Want to Throw a Successful Event or Conference? Think Like a Restaurateur.
Think about the last time you visited a new restaurant. After your meal, did you think you’d be back? If you didn’t, it’s not hard to guess why. Chances are, you were unsatisfied with either the food, the service, or the atmosphere. Those three things (along with price/value) are the primary dimensions of keeping restaurant customers satisfied. Restaurateurs know that for you to come back, they have to:
Serve great food
Make you feel welcome and appreciated
Create an environment that enhances your enjoyment of your meal.
A miss in any one of these three areas diminishes the restaurant’s chances of seeing you again. It means you won’t be recommending the restaurant to your friends anytime soon. Regular misses in any of these three areas will put a restaurant out of business, and it won’t take long.
To create successful events — events that people want to come back to again and again, events that they tell their friends about — you can apply the same approach.
Serve Great “Food”
Bottom line: people visit restaurants to eat, and they attend your events to consume your content. If your content isn’t great, your attendees won’t be back.
Treat content planning as an opportunity to put together a great meal. Don’t be satisfied with simply filling a list of agenda slots. Start planning earlier than you think you need to. Find great speakers (as opposed to great resumes), real speakers who know how to their deliver content well. Work with them to develop event content that surpasses your attendees’ expectations. Help them resist the urge to focus on their needs over your attendees’.
Plan your agenda (your menu!) with care. A restaurant wouldn’t serve you cake before your salad. Your agenda should unfold in a way that helps your attendees reap the most benefit from the content that you and your speakers have worked so hard to prepare.
Provide Great Service
In addition to great content, people attend events looking for a couple other things. They want to network, and they want something we’re going to call being-not-hassled. They want the mechanics of your event to work, without headaches. They’re like diners who look for great service at a restaurant.
When you’re organizing your event, keep in mind that the networking opportunity you provide is just as important to attendees as your content. Create networking opportunities in your agenda. Don’t force attendees to choose between your content and networking. Think of unique ways to facilitate networking, beyond simply creating time for it during the day. If you’re considering an app for your event, make sure it includes simple tools for attendee connection and communication.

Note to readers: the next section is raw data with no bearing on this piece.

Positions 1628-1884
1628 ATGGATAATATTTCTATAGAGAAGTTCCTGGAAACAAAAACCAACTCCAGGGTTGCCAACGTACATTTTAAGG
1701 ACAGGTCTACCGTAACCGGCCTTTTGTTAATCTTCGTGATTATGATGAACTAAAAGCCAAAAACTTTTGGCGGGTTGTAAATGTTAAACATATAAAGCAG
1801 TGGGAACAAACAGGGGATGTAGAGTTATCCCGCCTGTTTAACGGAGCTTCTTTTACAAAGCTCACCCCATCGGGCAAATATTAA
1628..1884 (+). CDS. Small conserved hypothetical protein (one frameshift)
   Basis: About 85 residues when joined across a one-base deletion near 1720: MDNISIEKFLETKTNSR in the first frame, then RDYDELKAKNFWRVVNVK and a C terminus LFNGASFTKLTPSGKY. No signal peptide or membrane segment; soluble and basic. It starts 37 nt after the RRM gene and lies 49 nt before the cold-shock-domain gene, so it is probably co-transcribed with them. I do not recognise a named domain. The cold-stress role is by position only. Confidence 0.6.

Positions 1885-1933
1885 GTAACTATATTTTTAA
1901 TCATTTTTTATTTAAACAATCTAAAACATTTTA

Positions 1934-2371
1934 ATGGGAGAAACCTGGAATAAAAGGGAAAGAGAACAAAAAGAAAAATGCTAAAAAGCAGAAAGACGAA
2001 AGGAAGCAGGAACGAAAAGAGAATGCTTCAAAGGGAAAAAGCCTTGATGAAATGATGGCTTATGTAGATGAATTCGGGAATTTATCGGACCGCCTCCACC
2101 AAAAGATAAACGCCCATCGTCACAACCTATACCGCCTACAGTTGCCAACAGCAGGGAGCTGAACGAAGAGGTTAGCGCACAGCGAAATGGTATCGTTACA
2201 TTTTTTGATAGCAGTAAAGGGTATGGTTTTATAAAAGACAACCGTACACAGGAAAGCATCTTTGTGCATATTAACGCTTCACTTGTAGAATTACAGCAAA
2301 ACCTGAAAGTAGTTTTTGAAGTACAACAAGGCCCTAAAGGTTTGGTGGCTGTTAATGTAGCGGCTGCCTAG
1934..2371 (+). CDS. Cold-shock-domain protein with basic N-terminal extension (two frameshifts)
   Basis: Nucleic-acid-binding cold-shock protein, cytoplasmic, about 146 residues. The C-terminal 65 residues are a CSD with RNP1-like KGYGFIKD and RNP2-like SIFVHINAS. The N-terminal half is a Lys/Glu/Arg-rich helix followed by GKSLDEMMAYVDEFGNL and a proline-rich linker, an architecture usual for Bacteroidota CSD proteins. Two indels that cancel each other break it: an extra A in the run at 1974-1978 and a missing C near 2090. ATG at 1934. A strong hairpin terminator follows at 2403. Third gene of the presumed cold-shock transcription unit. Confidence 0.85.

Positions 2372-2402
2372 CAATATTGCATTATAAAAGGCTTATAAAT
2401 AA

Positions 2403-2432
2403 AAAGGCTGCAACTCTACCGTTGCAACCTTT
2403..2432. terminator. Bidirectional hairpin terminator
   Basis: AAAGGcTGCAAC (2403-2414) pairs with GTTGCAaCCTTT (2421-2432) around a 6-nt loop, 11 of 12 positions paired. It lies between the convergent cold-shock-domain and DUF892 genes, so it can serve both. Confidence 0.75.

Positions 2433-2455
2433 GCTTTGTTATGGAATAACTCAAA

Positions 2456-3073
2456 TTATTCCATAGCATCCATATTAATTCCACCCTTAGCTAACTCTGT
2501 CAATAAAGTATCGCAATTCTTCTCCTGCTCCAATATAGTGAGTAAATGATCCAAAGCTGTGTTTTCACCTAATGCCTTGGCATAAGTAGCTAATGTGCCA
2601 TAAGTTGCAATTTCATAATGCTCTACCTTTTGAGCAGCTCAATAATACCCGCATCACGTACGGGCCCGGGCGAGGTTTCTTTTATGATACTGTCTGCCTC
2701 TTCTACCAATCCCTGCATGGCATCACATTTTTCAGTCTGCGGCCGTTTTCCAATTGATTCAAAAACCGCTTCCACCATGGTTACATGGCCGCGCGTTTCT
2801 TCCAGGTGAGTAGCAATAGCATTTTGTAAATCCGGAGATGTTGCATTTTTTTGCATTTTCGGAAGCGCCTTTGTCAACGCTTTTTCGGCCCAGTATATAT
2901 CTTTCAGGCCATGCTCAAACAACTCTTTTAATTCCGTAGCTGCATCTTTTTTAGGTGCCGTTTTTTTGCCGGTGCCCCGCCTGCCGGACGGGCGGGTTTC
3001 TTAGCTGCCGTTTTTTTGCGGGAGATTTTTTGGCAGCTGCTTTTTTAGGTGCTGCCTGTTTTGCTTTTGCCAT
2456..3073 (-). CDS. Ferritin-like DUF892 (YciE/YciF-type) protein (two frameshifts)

Great restaurateurs know that great service brings diners back, and that service perceptions can color everything else about the dining experience, for both good and ill. Event planners should think through and emphasize the service level they provide just like restaurateurs do. This includes not only how you communicate with your attendees before and after the event, but also at the event in situations, such as the on-site check in desk, that might seem insignificant to the event planner.
Create the Right Ambiance
People don’t return to restaurants that are dirty, or garishly lit, or too loud. And event attendees don’t return to events in which the atmosphere got in the way of the value received. On the other hand, people often do tell their friends about restaurants with a really great atmosphere. And event attendees do spread the word about events where the content was great, the networking was a seamless fit, and their ability to make the most of both was super-easy.
Make sure that the organization of your event doesn’t get in the way of your attendees’ ability to œenjoy their meals. Make it easy for attendees to realize the value in your content and the networking opportunities you provide. Set up video feeds to display important content sessions in your networking areas. Keep things physically close, to minimize the time attendees have to spend moving around. Set up simple displays that keep your agenda close at hand, no matter where an attendee might be at the time. Provide lots of charging stations.
These things are the final piece in putting together an event that attendees – just like diners in a truly special, well-thought-through restaurant – will appreciate, return to, and recommend to their friends. Whether your event’s goal is to build your brand, build a community, generate leads, or drive actual sales, thinking like a restaurateur regarding content quality, service quality and the right ambiance will give you a huge leg up in achieving event success, both for the event at hand and for years to come.